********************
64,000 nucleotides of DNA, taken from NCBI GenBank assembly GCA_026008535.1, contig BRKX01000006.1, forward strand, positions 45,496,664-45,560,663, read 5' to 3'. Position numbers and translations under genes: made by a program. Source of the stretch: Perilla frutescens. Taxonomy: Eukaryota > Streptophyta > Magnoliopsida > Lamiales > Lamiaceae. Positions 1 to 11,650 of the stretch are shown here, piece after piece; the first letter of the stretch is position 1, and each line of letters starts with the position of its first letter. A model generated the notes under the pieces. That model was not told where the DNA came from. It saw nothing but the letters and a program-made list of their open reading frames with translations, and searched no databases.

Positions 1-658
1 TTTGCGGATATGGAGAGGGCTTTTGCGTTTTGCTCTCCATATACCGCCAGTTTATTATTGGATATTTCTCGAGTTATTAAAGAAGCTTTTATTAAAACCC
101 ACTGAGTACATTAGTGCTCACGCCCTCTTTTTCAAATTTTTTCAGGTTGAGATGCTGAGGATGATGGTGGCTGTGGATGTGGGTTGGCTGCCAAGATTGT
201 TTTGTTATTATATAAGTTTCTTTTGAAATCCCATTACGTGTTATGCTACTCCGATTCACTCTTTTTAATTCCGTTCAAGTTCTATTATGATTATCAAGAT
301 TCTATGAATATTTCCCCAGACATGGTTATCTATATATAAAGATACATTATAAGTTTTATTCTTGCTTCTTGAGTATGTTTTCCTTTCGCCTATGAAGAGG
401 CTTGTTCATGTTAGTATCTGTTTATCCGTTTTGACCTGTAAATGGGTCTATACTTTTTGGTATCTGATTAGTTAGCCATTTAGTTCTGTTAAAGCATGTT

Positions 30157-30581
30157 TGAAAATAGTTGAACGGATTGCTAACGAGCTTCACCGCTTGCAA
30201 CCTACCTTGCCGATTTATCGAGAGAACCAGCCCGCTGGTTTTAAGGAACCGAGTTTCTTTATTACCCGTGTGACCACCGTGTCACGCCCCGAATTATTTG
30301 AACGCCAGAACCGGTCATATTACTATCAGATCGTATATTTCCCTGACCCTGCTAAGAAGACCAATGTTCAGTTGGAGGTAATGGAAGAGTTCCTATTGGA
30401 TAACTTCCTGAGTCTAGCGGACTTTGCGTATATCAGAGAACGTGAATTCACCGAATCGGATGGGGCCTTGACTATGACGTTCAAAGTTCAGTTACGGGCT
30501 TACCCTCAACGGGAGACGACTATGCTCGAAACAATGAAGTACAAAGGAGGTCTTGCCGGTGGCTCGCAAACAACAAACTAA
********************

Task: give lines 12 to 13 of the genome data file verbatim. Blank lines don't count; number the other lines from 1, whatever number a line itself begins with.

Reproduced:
30401 TAACTTCCTGAGTCTAGCGGACTTTGCGTATATCAGAGAACGTGAATTCACCGAATCGGATGGGGCCTTGACTATGACGTTCAAAGTTCAGTTACGGGCT
30501 TACCCTCAACGGGAGACGACTATGCTCGAAACAATGAAGTACAAAGGAGGTCTTGCCGGTGGCTCGCAAACAACAAACTAA